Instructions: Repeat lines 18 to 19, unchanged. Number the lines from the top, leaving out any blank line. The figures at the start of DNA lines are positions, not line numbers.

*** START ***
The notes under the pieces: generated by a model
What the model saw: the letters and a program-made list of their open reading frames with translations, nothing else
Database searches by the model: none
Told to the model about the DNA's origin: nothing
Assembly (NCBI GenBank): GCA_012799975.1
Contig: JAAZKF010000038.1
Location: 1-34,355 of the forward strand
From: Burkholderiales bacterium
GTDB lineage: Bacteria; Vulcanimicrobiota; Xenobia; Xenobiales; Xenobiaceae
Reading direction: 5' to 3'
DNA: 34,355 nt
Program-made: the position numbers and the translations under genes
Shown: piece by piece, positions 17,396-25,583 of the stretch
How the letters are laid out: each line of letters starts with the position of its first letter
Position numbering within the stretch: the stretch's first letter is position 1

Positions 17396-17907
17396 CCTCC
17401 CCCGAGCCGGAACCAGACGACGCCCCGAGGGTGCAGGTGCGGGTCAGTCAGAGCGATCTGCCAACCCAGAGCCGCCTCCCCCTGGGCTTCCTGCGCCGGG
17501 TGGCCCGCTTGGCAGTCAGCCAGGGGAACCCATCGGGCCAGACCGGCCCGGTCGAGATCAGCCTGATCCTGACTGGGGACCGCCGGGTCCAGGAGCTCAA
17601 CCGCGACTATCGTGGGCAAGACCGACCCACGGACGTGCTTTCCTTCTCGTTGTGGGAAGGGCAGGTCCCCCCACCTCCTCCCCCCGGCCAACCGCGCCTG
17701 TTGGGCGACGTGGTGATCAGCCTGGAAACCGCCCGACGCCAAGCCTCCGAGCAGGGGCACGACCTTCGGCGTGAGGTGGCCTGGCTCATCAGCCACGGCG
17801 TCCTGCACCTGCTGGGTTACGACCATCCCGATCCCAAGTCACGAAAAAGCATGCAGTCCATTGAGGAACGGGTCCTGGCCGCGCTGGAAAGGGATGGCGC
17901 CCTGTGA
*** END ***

17401 CCCGAGCCGGAACCAGACGACGCCCCGAGGGTGCAGGTGCGGGTCAGTCAGAGCGATCTGCCAACCCAGAGCCGCCTCCCCCTGGGCTTCCTGCGCCGGG
17501 TGGCCCGCTTGGCAGTCAGCCAGGGGAACCCATCGGGCCAGACCGGCCCGGTCGAGATCAGCCTGATCCTGACTGGGGACCGCCGGGTCCAGGAGCTCAA